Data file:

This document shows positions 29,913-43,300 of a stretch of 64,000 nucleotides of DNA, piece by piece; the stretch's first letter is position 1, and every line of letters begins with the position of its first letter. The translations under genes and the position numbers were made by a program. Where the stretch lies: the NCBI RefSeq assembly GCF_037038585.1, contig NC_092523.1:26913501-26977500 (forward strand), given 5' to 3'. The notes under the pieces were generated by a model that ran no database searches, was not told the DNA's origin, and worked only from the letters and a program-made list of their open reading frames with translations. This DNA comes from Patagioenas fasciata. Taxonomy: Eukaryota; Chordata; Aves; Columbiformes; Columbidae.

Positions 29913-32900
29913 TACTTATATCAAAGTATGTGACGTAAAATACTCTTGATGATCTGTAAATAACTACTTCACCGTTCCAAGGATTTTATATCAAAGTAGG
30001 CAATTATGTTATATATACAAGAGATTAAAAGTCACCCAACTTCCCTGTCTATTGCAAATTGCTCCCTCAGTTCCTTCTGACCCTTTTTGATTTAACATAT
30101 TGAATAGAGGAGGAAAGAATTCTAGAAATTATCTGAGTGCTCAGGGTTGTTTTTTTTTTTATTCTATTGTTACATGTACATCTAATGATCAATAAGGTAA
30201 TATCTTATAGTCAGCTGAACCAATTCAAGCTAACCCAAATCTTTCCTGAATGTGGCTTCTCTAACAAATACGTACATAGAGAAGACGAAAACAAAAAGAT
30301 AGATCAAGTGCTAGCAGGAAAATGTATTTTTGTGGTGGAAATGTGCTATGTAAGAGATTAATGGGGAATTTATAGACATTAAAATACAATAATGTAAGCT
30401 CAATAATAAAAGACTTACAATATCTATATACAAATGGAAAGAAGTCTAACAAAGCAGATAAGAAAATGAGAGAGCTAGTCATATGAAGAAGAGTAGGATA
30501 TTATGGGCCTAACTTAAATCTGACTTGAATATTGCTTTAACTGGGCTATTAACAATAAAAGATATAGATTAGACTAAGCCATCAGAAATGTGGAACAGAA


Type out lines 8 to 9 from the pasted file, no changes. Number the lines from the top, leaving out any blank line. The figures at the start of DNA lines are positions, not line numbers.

30401 CAATAATAAAAGACTTACAATATCTATATACAAATGGAAAGAAGTCTAACAAAGCAGATAAGAAAATGAGAGAGCTAGTCATATGAAGAAGAGTAGGATA
30501 TTATGGGCCTAACTTAAATCTGACTTGAATATTGCTTTAACTGGGCTATTAACAATAAAAGATATAGATTAGACTAAGCCATCAGAAATGTGGAACAGAA